Linux Phone Standards (LiPS) Forum Releases Specifications and Roadmap
Demonstrating the growing momentum of the mobile Linux market, The Linux Phone Standards (LiPS) Forum announced today the publication of specifications, that are part of LiPS Release 1.0, whose complete delivery is planned by the end of 2007. In addition, LiPS unveiled a roadmap of additional specification areas to be developed through 2008. These LiPS Release 1.0 specifications documents represent the first public deliverables from working group activities since LiPS’ founding, and will help to improve interoperability across the Linux-based mobile telephony ecosystem – from software stack suppliers to mobile device OEMs to regional and global wireless operators.
The specifications published include the following: LiPS Reference Model, Address Book and Voice Call Enabler, and User Interface Services (Widget sets, Key Navigation and Text Input Method APIs– based on GTK). Before the end of 2007, the LiPS Forum will finalize the remaining elements of LiPS Release 1.0 by adding specifications relating to Telephony, Messaging, Calendar, IM, Presence and additional User Interface Services API specifications. The completed specifications are publicly available on the LiPS Forum web site at http://www.lipsforum.org.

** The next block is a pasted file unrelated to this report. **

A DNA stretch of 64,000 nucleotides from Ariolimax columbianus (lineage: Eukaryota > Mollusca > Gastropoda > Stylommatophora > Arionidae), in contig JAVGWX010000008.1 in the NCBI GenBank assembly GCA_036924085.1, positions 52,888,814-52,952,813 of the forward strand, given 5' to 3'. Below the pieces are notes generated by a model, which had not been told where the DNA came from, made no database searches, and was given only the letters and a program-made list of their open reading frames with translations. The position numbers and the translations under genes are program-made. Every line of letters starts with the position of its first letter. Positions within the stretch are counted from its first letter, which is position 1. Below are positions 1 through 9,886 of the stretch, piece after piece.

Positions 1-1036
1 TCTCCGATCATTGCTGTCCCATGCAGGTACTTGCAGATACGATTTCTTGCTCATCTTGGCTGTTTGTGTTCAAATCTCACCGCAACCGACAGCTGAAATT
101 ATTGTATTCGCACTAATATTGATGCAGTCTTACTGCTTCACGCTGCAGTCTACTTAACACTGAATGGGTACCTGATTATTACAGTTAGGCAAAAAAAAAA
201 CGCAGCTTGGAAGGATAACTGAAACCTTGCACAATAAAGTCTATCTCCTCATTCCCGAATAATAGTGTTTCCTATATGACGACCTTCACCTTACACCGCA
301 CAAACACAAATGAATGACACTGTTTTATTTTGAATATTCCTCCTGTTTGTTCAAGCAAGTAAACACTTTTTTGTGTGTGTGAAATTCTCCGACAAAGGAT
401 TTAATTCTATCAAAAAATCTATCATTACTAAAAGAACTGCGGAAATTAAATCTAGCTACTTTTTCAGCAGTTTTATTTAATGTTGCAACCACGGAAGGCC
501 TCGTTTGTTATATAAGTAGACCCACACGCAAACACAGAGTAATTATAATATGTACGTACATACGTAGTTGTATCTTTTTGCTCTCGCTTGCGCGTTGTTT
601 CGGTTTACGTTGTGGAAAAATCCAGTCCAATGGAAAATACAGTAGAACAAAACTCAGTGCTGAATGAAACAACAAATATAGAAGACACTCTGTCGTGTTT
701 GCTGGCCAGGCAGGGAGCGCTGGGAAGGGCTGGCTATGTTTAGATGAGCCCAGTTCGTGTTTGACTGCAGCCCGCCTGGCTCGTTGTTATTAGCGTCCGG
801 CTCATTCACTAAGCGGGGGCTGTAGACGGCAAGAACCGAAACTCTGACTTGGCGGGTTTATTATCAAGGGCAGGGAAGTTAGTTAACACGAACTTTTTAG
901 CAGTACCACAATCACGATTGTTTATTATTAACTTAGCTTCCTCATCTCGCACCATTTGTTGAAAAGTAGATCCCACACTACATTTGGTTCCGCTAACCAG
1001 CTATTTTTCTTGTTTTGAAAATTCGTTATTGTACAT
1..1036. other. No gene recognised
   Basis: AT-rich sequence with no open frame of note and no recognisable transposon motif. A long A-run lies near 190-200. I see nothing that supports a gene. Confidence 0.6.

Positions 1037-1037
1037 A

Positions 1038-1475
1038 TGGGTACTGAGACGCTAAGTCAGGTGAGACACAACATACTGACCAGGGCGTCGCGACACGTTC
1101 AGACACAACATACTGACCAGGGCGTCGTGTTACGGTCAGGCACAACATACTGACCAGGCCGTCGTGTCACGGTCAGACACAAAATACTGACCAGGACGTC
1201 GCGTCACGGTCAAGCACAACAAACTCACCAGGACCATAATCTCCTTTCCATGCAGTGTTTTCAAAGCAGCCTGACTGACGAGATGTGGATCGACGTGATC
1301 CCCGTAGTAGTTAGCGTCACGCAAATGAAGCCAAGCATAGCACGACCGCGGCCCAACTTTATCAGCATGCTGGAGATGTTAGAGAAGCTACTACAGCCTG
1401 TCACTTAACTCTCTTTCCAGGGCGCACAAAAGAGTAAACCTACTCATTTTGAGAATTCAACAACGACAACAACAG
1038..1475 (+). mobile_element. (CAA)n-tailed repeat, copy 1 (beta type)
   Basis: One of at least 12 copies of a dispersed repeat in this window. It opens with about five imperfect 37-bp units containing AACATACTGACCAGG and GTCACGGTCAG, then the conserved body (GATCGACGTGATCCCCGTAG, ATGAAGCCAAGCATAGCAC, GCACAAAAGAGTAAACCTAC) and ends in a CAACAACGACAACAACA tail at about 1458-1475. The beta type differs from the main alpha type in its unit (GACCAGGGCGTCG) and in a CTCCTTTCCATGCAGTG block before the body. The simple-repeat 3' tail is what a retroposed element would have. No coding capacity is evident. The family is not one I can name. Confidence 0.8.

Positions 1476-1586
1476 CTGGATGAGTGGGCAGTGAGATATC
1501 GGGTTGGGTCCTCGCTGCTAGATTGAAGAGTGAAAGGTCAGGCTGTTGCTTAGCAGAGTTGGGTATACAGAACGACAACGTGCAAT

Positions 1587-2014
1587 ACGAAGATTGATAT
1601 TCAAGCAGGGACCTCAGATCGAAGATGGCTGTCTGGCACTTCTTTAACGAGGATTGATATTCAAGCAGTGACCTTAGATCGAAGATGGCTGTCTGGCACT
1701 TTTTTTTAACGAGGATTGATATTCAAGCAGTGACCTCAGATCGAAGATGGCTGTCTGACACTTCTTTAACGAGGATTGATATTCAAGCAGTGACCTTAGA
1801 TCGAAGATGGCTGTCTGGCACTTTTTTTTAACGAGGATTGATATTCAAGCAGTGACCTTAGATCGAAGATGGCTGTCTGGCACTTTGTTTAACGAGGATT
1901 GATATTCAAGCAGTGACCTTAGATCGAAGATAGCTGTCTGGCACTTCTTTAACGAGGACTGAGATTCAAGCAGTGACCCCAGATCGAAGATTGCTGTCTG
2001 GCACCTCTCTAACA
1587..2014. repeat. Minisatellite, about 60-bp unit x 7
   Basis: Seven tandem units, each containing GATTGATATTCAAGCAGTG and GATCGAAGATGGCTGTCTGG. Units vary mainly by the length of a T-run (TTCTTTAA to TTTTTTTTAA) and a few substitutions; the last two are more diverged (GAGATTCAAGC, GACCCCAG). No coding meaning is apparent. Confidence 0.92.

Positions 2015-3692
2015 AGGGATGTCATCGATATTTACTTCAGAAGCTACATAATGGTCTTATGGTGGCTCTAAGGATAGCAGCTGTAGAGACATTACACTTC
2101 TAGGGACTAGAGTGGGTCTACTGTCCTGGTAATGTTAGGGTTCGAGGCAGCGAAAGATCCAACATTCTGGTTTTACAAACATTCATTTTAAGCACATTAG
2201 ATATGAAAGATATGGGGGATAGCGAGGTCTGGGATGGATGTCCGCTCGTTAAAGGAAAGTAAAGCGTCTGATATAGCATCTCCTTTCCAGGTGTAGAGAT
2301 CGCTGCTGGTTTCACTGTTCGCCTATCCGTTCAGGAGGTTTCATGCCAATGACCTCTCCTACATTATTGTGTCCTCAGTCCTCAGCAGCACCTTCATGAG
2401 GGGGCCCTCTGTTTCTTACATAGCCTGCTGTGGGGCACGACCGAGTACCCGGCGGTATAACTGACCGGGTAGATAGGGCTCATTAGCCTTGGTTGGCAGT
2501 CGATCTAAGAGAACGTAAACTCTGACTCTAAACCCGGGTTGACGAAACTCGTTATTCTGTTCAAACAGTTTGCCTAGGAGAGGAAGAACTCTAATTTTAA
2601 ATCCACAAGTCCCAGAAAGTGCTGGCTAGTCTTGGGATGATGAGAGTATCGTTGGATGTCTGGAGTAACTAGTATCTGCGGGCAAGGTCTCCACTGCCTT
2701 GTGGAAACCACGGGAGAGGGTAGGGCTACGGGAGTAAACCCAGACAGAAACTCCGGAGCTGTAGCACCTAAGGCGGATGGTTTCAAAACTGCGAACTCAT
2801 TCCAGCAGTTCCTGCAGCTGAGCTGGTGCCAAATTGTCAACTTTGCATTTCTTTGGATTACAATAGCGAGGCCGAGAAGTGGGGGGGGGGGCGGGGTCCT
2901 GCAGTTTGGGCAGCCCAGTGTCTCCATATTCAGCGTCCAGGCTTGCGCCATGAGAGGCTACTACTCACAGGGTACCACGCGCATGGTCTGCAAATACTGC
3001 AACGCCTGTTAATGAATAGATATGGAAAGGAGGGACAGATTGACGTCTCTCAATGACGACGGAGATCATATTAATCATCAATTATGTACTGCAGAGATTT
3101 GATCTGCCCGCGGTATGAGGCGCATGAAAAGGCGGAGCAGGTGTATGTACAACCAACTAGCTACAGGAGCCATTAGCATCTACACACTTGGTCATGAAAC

The emerging LiPS standards offer a range of benefits to the Linux-based mobile industry, especially in terms of reducing fragmentation, by informing and aligning OEMs, ISVs, operators and other consortia and standards bodies. “This first set of specifications represents real-world requirements as well as hard work on the part of key mobile ecosystem participants,” noted Haila Wang, president of the LiPS Forum. “Ongoing elaboration and adoption of the LiPS standards specifications will sustain the impressive growth of mobile Linux deployment, enhancing interoperability among devices and software, and streamlining time-to-market and rollout for Linux-based devices and services.”
“LiPS belongs to a new class of industry forums whose standards development model is closer to open source principles, i.e. standardization through public specifications and reference code implementations, rather than just paper-based,” commented Andreas Constantinou, senior analyst with VisionMobile and author of a forthcoming strategic report on mobile open source. “LiPS release 1.0 will be important in helping Linux implementations converge, especially around telephony, PIM and UI services, where fragmentation is stalling otherwise unanimous manufacturer momentum behind mobile Linux.”